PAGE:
The Mark Book Summary and Study Guide

Detailed plot synopsis reviews of The Mark

Henry Parker, a recently graduated journalism student, gets his first big story working for a major New York newspaper, and ends up on the run, accused of being a cop-killer. Henry Parker is a 24-year-old journalist who goes from working at a small Oregon newspaper in his hometown, to a big newspaper in NYC. When his hero, a seasoned reporter with the Gazette offers to let him interview a parolee for a story on prison rehabilitation, he jumps at the chance, his life changes in an instant, and he has to clear his name or die trying.
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After his initial interview, Henry goes back to the apartment to ask a few more questions and hears tortured screams coming from inside. Debating, he knocks on the door and discovers his interviewees bound and gagged and by a man with a gun. The man hits Henry and Henry struggles with the man and his gun goes off, killing him. Henry, on advice from the interviewees, takes off and passes out in a nearby alley. When he awakens, he finds himself wanted for the murder of a NYC policeman and the interviewees in the hospital saying that Henry attacked them looking for drugs, and the policeman saved their lives.

Henry then embarks on a mission to keep himself from being captured and also keeping himself alive. In the meantime, a local mafioso hires an evil killer to kill Henry and get the package the interviewees supposedly had. Henry hooks up with Amanda, a law student, and manages to leave the city. She doesn't know who he really is until they are confronted with an armed man in her St. Louis home. The police arrive and Henry and Amanda manage to escape them, both now fugitives from the law.

Henry comes clean with Amanda and they spend the rest of the story investigating as best they can, the interviewees, the policeman, and the man sent to kill them both. When they find the missing package, it all becomes clear, but time is not on their side and in the course of four days, Henry must find the truth or be killed by the hitman or possibly the police themselves.
Best part of story, including ending: It was a riveting story of a young man on the brink of his chosen career, thrust into a nightmare that may end in his life. It shows his courage and resourcefulness which is rather inspiring.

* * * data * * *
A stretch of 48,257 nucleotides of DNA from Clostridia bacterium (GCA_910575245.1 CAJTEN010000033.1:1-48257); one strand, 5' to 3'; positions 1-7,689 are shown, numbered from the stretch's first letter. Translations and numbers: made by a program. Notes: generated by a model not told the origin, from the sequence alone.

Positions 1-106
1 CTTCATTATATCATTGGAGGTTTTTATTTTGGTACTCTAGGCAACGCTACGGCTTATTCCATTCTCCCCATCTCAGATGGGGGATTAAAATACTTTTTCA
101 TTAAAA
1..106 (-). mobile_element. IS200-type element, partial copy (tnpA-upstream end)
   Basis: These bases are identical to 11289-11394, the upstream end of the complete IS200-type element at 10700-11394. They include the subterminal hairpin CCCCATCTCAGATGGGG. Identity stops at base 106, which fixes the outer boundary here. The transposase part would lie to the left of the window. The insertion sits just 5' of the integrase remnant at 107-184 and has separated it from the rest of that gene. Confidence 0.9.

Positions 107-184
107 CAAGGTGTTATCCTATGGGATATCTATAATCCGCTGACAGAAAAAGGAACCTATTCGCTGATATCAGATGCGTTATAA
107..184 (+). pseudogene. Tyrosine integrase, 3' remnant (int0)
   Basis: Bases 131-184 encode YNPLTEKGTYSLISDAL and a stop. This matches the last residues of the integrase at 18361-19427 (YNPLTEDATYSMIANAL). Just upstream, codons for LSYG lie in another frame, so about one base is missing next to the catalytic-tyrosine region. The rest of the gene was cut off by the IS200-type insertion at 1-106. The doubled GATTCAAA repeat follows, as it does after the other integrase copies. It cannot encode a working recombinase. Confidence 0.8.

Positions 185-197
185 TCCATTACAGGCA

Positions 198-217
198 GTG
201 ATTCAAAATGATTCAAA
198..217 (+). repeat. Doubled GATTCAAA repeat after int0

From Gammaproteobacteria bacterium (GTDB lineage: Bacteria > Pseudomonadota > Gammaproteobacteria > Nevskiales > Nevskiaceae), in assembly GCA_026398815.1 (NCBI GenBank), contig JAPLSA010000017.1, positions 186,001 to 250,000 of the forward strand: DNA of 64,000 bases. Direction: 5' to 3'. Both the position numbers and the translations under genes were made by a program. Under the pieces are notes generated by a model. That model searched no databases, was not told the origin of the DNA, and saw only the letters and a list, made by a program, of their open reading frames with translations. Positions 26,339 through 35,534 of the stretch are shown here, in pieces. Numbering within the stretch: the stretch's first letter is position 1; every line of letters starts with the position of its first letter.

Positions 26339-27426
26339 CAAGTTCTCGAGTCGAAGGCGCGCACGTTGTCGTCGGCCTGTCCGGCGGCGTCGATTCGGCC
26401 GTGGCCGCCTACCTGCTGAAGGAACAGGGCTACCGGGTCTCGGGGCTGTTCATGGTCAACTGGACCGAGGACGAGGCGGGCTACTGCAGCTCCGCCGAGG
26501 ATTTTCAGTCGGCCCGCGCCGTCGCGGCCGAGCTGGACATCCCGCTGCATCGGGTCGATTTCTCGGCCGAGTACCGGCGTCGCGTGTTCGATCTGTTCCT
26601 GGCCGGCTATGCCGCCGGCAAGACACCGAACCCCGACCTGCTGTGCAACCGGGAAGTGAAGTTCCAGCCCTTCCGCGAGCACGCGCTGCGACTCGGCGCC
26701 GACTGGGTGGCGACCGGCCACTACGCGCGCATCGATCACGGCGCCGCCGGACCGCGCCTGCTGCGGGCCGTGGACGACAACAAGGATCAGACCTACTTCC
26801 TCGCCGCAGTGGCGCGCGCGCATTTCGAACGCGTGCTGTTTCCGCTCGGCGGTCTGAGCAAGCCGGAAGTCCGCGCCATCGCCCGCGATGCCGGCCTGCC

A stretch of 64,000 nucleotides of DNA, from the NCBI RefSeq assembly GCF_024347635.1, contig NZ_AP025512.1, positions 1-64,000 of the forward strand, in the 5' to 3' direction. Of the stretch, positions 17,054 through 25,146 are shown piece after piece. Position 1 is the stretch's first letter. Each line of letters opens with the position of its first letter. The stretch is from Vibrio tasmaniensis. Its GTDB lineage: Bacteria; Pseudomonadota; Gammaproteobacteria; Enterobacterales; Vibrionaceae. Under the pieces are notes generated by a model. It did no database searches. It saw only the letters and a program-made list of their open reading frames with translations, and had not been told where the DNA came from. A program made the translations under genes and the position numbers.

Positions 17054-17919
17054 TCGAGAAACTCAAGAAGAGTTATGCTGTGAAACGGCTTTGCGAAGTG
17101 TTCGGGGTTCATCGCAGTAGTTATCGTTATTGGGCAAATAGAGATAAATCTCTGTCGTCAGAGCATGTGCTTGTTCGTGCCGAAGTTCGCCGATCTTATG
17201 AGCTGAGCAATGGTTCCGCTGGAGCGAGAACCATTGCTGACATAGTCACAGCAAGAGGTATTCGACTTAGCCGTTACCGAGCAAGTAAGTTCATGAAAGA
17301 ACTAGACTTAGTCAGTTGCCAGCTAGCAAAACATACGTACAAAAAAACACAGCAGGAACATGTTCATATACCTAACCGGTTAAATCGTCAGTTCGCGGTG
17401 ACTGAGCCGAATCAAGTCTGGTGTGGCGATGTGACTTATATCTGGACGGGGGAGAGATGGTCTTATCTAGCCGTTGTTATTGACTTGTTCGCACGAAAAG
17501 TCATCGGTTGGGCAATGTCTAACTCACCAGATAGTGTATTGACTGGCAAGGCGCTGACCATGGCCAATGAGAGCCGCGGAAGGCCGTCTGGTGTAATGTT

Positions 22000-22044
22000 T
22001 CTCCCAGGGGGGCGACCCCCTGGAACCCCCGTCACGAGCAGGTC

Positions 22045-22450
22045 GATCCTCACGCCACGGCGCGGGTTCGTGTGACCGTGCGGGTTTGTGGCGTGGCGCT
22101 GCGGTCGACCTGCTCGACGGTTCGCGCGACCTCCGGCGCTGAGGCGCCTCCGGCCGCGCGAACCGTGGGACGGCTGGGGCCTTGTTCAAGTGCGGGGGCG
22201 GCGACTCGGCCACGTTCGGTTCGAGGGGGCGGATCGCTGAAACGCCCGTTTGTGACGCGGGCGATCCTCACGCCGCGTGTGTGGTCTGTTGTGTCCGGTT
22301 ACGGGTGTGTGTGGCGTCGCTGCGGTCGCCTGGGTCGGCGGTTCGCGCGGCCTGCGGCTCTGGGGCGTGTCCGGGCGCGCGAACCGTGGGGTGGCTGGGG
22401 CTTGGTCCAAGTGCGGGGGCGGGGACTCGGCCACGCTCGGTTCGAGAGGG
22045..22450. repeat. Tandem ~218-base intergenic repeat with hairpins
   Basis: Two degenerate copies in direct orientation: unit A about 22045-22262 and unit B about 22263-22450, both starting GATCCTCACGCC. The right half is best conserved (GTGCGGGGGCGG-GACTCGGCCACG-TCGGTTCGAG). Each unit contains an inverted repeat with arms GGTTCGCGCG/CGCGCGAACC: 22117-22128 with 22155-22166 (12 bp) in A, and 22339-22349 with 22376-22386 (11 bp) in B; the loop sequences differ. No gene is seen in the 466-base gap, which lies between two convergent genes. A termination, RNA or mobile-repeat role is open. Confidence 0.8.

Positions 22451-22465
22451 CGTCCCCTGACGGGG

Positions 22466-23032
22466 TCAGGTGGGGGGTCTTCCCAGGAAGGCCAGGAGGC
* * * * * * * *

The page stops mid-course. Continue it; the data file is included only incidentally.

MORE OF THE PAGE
Best scene in story: My favorite scene was when Henry discovers that Amanda, who was taking notes on him in the car, has a trunk full of notebooks with characterizations of people she knew and also people she had met briefly, if even for a few seconds. As he digs, he finds she has been doing this since she was a child and it gives him an altogether different impression of Amanda.

Opinion about the main character: I liked his perseverance and resourcefulness, as well as his investigative skills.

The review of this Book prepared by Julie Segraves a Level 3 Eurasian Jay scholar

Chapter Analysis of The Mark

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Plot & Themes

Composition of Book descript. of violence and chases 20%Planning/preparing, gather info, debate puzzles/motives 60%Feelings, relationships, character bio/development 10%How society works & physical descript. (people, objects, places) 10% Tone of story    -   suspenseful (sophisticated fear) How difficult to spot villain?    -   Very difficult--no foreshadowing/clues Time/era of story:    -   2000+ (Present) What % of story relates directly to the mystery, not the subplot?    -   70% Special suspect?    -   investigator him/herself Murder of certain profession?    -   lawmen Misc. Murder Plotlets    -   Proving innocence of very obvious suspect Kind of investigator    -   amateur citizen investigator Kid or adult book?    -   Adult or Young Adult Book Any non-mystery subplot?    -   searching for $$$/treasure Crime Thriller    -   Yes Murder Mystery (killer unknown)    -   Yes

Main Character

Gender    -   Male Profession/status:    -   journalist Age:    -   20's-30's Ethnicity/Race    -   White/American


United States    -   Yes The US:    -   Northeast

Writing Style

Accounts of torture and death?    -   moderately detailed references to deaths Amount of dialog    -   significantly more descript than dialog

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Jason Pinter Books Note: the views expressed here are only those of the reviewer(s).
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